Landscapes of memory and impunity:
the Aftermath of the AmiA BOMBING in Jewish Argentina
Landscapes of Memory and Impunity (co-edited with A.H. Levine; Brill, 2015) chronicles the aftermath of the most significant terrorist attack in Argentina’s history—the 1994 AMIA bombing that killed eighty-five people, wounded hundreds, and destroyed the primary Jewish mutual aid society. This volume, edited by Annette H. Levine and Natasha Zaretsky, presents the first comprehensive, multidisciplinary work about this decisive turning point in Jewish Argentine history—examining the ongoing impact of this violence and the impunity that followed. Chapters explore political protest movements, musical performance, literature, and acts of commemoration.
Reflecting on silence and anthropology
Reflecting on Silence and Anthropology (part of the Emergent Conversations series for Political and Legal Anthropology Review) explores the intersections of silence and ethnography. How does silence shape our fieldwork and ethnographies, and consequently, inform the contours of the knowledge we produce as a discipline? What gets left out of our ethnographic texts? Which voices are included, and excluded, from our narratives? Why are anthropologists silent in many public debates about issues that matter to our discipline? These questions inspired the creation of the panel, Silence in/and Ethnography: Cartographies of Power and Knowledge in Anthropology and its Publics, an Invited Session sponsored by APLA and the Society for Linguistic Anthropology at the 2014 AAA Meeting, with papers drawing on fieldwork in the Middle East and North Africa, Latin America, and the United States. As a session, we examined what silence reveals about the ongoing workings of violence and war, the tensions between structural violence and agency, the political uses of visibility, the public engagement of anthropologists in media representations, and how silence articulates with difference and alterity.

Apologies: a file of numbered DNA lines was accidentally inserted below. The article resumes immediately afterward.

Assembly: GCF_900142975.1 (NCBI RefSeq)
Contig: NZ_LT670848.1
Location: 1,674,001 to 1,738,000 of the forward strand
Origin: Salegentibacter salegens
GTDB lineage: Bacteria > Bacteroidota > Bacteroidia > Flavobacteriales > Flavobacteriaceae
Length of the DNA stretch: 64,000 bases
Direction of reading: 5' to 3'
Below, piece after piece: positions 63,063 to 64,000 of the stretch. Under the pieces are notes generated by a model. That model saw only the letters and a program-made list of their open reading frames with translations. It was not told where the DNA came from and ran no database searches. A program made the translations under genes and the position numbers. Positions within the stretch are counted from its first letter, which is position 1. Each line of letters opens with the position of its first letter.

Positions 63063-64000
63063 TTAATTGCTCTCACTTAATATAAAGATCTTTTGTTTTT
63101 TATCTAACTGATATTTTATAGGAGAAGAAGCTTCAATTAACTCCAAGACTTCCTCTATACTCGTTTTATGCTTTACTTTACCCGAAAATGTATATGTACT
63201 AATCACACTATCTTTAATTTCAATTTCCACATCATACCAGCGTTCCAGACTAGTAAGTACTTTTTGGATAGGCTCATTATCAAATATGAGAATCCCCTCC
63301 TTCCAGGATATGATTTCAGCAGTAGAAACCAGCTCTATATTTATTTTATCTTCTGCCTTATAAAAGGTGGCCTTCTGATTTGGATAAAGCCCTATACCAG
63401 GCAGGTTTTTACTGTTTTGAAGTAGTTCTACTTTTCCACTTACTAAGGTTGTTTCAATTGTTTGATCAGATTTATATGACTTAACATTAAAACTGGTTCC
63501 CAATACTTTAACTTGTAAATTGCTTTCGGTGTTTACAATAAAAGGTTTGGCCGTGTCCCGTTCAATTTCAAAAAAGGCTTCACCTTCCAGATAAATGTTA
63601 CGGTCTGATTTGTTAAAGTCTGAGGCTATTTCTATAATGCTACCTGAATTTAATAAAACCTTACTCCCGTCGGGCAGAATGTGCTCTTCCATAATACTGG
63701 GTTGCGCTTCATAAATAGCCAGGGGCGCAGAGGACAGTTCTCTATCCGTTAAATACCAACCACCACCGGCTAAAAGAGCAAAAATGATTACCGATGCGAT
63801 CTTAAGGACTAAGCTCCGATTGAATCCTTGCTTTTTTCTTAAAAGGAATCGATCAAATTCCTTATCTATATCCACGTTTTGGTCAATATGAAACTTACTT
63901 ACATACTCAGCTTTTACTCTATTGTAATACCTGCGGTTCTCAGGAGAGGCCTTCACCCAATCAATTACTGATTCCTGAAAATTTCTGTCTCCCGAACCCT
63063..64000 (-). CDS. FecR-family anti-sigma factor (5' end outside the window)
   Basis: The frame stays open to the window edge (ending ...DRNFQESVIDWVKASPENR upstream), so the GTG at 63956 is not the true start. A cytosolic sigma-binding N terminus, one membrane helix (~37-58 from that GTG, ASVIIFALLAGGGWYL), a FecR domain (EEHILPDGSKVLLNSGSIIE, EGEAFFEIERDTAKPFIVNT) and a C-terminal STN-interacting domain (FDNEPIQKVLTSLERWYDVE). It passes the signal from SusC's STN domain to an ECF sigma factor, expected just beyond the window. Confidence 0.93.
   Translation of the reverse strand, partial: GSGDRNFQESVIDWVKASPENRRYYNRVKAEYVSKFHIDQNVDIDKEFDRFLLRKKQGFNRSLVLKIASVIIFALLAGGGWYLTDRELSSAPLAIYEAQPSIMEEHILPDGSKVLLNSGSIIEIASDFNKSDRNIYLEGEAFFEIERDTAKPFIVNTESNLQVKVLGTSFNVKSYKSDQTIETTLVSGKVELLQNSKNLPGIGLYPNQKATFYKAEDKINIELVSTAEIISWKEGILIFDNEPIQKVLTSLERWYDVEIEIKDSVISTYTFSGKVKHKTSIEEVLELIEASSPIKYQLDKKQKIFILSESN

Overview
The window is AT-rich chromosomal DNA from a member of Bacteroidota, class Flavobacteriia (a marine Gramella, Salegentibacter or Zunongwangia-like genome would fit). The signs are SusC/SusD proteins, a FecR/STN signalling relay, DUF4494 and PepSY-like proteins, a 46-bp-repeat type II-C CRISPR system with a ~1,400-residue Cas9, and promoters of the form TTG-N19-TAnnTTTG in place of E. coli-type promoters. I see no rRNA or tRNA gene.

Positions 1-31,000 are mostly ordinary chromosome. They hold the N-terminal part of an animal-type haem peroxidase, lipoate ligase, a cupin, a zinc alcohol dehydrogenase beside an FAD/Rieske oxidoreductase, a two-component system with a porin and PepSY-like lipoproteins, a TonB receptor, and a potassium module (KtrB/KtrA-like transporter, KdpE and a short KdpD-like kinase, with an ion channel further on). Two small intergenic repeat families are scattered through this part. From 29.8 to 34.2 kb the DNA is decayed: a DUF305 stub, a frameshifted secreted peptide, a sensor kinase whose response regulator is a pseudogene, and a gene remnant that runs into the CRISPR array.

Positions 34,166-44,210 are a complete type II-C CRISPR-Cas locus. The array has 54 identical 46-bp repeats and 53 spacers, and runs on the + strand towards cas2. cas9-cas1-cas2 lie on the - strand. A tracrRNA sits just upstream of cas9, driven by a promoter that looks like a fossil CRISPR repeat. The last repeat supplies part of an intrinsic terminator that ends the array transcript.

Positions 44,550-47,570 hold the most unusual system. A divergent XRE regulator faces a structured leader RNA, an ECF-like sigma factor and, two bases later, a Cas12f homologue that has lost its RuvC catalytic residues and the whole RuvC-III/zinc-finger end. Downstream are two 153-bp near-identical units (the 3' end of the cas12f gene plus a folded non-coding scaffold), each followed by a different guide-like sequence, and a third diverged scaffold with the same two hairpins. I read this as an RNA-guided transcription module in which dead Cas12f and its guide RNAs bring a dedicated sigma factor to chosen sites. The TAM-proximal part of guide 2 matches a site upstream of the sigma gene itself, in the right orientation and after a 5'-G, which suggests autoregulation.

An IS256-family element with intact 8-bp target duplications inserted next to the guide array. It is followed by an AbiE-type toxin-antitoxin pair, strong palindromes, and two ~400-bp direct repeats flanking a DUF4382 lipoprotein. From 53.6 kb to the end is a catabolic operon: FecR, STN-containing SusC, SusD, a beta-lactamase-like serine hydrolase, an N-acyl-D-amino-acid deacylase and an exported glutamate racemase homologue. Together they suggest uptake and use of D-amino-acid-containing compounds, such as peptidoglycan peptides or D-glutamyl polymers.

"Betwixt and Between": The challenges of public ethnographic writing about ARgentina
Published in Religious Studies and Theology (2015), this essay offers a series of reflections about the challenges that arise for an ethnographer writing in the public sphere, especially when addressing controversial issues or moments of political uncertainty in sites of long-term fieldwork. In this case, Argentina, where the author has conducted fieldwork for over fourteen years, experienced a political crisis stemming from the unexplained death of a prosecutor in January 2015. In such moments of crisis, this essay asks, what is the role and responsibility of the academic voice? Inevitably, challenges arise when presenting ethnographically inflected work for a public audience, often leaving the author in a liminal space, “betwixt and between” the academic world and the public sphere. Yet, these challenges and liminal spaces can also expand the boundaries of one’s field of study, engaging new audiences while also offering powerful insights into the production of academic knowledge.